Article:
Amazingly, the quads were conceived naturally, odds of 1 in 13 million. However, even more shocking is that the mom, who’s Canadian, had to give birth in Montana because not one neonatal unit in any Canadian hospital had the room to handle identical quadruplets. However, Benefis Hospital in Great Falls, Montana, population 50,000, did. From the BBC:
The four girls were born at a US hospital because there was no space available at Canadian neonatal intensive care units.
Karen Jepp and her husband JP, of Calgary, were taken to a Montana hospital where the girls were delivered two months early by Caesarean section.
Autumn, Brooke, Calissa and Dahlia are in good condition at Benefis Hospital in Great Falls, Montana.
A medical team and space for the babies had been organised for the Jepp family at the Foothills Medical Centre in Calgary but several other babies were born unexpectedly early, filling the neonatal intensive care unit.
Health officials said they checked every other neonatal intensive care unit in Canada but none had space.
This is what happens with socialized medicine. Because the government has a limited amount of money to spend on health care, it only has a limited amount of beds to offer. Consequently, the Canadian government was forced to fly her to the US to give birth:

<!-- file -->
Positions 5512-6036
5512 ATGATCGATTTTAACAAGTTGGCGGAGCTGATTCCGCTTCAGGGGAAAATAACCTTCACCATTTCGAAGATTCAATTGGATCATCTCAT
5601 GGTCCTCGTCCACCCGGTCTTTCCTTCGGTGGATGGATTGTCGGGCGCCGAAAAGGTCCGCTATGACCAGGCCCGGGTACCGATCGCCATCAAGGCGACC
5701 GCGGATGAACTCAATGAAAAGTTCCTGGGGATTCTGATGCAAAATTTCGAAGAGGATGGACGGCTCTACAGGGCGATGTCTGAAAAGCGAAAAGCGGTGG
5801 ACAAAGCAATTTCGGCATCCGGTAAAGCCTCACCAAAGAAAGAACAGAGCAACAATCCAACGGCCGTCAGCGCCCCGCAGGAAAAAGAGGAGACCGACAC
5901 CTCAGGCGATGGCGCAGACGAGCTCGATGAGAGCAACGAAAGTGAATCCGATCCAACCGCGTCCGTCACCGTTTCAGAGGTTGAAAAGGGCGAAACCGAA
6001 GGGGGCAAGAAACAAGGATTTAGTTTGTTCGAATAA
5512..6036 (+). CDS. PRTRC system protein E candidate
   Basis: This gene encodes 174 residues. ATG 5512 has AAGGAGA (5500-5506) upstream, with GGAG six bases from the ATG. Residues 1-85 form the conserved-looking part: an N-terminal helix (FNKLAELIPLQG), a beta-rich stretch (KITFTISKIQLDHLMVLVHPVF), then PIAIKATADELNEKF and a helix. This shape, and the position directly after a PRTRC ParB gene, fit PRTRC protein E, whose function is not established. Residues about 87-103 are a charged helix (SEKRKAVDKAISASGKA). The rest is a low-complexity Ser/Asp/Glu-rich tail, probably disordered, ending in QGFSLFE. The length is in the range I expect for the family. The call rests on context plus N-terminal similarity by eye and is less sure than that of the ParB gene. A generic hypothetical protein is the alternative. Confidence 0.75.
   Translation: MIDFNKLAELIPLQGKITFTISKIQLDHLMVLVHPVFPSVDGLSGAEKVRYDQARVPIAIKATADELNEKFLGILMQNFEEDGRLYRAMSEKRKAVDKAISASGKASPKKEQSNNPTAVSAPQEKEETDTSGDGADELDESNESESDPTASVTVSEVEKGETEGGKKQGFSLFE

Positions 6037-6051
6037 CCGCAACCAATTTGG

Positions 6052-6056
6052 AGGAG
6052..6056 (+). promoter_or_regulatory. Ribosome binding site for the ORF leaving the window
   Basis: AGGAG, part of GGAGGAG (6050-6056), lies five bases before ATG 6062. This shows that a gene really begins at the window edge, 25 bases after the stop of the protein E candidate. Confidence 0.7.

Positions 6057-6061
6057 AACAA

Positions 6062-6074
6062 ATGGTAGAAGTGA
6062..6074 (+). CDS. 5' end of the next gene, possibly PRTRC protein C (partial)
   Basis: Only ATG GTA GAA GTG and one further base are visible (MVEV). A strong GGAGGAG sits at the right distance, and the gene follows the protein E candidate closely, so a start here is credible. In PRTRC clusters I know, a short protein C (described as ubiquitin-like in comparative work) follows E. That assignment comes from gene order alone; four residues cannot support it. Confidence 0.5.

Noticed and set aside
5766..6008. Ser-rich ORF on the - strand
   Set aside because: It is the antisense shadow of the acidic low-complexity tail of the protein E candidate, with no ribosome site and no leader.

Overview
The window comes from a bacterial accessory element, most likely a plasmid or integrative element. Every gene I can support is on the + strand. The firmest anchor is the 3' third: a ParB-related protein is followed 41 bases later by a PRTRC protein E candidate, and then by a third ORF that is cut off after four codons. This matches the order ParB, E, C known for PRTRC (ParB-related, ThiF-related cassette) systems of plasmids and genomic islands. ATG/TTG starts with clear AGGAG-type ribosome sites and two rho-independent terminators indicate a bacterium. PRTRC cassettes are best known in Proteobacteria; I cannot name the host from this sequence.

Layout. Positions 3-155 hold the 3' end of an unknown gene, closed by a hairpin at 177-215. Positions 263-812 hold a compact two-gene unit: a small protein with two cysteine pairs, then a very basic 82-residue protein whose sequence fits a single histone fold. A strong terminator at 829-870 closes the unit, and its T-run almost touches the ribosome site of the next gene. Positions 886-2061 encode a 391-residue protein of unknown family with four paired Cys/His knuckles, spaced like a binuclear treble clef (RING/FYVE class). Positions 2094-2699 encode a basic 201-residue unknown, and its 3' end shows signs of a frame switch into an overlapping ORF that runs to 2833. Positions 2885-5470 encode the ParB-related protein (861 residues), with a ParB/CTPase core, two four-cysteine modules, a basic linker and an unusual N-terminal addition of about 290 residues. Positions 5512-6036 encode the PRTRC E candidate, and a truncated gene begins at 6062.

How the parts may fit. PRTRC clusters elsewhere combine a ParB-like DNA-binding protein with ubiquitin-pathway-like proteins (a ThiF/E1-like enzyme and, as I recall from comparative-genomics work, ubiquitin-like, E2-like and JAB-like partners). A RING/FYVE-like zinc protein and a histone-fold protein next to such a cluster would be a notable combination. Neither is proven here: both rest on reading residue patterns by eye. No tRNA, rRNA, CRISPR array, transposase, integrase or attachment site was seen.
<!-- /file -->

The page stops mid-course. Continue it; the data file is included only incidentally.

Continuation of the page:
The Jepps, a nurse and a respiratory technician were flown 500km (310 miles) to the Montana hospital, the closest in the US, where the quadruplets were born on Sunday.
Question: where would have Mrs. Jepps given birth if America and her vastly more accessible health care system weren’t available right next door? If the US goes to a universal health care system, we, too, will find ourselves with a government that has a limited amount of money to spend on health care and, therefore, limited space. Mark Steyn comments at The Corner:
Well, you can’t expect a G7 economy of only 30 million people to be able to offer the same level of neonatal ICU coverage as a town of 50,000 in remote rural Montana. And let’s face it, there’s nothing an expectant mom likes more than 300 miles in a bumpy twin prop over the Rockies.
As an expectant mom of just one baby, that sounds like hell.
Ms. Jepp’s case highlights the increasing tendency for Canadian women with high-risk pregnancies to be sent to the United States to give birth, a development some attribute to an increase in the number of premature births, a nursing shortage and a stretched health-care system.
With no beds available in their home province or nearby, expectant mothers going into labour before 32 weeks gestation (when babies need the highest level of neonatal intensive care) are often sent by air ambulance to hospitals in Washington, Montana, Michigan and New York.